This week marks 41 years since the nation’s deadliest prison uprising took place at the Attica Correctional Facility, located 35 miles east of Buffalo, in 1971.
Thirty nine men , 10 hostages and 29 inmates, were killed when State Police retook the prison following a riot that broke out on September 9th.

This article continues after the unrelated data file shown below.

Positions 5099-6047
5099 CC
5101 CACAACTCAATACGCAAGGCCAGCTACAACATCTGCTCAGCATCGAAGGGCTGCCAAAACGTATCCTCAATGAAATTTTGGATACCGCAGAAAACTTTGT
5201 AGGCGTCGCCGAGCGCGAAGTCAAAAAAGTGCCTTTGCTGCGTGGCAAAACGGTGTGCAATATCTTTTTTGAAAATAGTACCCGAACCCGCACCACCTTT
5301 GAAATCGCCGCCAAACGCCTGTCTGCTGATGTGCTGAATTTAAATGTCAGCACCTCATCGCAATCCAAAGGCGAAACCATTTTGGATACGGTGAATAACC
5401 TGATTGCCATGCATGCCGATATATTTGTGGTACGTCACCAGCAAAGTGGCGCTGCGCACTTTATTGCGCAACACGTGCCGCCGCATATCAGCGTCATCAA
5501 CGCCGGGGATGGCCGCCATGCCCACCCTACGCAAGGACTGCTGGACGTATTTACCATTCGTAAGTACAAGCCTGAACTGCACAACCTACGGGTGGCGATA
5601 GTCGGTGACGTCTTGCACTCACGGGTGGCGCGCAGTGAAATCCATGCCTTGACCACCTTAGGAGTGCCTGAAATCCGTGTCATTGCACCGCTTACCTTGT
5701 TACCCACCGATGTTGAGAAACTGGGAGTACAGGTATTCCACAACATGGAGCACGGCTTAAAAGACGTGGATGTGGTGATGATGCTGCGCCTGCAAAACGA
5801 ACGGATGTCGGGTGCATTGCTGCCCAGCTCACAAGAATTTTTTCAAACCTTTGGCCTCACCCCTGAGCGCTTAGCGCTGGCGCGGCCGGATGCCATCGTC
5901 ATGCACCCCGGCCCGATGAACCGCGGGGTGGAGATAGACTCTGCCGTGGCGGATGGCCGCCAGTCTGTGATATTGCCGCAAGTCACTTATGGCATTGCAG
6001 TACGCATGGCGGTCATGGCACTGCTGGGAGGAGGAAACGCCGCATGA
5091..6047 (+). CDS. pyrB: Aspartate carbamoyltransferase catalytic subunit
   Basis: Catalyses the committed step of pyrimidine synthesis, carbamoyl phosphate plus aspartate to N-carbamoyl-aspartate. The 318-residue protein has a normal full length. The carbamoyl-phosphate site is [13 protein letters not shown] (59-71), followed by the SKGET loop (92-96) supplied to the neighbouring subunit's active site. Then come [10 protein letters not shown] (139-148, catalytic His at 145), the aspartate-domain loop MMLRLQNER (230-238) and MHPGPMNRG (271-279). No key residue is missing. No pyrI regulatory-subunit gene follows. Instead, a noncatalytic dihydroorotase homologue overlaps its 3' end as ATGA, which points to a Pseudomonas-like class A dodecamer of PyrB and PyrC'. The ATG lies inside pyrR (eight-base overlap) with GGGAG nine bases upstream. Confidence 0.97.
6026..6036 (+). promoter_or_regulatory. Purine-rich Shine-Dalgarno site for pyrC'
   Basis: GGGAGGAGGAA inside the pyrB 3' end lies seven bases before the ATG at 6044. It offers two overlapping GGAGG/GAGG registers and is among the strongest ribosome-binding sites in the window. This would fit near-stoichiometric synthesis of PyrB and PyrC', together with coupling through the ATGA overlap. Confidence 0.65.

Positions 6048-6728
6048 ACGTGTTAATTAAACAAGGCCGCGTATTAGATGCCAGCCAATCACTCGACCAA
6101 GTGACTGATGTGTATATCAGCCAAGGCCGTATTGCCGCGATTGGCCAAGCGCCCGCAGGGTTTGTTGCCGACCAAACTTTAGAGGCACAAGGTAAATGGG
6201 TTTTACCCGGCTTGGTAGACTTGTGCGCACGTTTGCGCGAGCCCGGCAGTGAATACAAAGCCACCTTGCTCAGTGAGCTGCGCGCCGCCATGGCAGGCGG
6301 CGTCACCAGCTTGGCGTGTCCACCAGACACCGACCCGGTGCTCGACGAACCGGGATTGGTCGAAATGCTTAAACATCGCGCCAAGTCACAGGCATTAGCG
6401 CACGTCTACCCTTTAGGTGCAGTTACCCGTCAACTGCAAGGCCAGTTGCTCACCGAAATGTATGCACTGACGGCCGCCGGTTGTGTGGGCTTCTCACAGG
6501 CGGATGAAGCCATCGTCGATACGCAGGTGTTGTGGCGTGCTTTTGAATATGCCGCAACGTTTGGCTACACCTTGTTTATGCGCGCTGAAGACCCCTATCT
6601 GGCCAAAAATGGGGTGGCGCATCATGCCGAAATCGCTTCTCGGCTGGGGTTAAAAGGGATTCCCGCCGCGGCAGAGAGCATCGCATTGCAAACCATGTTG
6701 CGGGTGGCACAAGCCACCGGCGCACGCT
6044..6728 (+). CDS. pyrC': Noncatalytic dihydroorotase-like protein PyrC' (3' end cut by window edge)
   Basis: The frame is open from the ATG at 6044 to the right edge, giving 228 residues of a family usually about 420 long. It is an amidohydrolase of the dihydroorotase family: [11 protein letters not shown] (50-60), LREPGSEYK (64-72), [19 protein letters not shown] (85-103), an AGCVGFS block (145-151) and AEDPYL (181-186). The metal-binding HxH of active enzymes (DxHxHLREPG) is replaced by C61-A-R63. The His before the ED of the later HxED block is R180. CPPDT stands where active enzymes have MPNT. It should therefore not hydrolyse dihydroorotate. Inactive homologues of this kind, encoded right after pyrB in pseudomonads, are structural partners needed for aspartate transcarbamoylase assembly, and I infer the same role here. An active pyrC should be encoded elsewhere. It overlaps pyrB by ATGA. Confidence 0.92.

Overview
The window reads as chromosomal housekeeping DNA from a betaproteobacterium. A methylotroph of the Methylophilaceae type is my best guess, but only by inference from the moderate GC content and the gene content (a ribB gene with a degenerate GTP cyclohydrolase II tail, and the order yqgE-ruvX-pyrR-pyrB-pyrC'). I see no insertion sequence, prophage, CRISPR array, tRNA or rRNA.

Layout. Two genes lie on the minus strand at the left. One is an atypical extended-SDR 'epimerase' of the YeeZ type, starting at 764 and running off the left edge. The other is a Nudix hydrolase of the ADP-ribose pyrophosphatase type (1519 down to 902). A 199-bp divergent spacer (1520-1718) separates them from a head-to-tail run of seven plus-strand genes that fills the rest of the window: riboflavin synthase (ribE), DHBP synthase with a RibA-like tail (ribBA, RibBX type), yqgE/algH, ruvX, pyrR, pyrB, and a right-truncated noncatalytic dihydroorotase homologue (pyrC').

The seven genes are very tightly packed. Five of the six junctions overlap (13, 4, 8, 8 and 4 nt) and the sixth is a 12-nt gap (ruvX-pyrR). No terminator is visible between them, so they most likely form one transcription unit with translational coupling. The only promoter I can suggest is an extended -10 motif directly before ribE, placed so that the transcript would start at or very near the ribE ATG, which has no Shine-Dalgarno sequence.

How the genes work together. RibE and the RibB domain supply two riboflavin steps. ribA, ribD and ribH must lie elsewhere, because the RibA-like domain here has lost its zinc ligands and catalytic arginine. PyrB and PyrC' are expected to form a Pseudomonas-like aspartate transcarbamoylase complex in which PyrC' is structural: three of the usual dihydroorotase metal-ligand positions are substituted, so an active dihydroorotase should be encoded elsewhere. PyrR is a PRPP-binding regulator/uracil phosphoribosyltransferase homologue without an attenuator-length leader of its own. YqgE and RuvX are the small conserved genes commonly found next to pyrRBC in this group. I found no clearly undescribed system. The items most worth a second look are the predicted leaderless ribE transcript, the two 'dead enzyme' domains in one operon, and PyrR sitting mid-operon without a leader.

Many people attribute the riot to the racial issues inside of the prison at the time. Of 2,243 inmates, 54% were African American, 9% Puerto Rican and 37% white; however, all of the 383 correctional officers were white. From reports on the prison conditions, some corrections officers were openly racist and assaulted the prisoners with their batons, which they dubbed “n***** sticks”. During this time period in the country, black militancy was at its peak and several prisons had their black militants transferred to Attica. Additionally, George Jackson, a member of the Black Panther Party, died at the hands of white prison officers only a few days before the riot in the San Quentin State Prison in California, adding to the racial tension. The aftermath of the riot called for prison reform, especially in the treatment of minority inmates who were becoming a majority in several state correctional facilities across America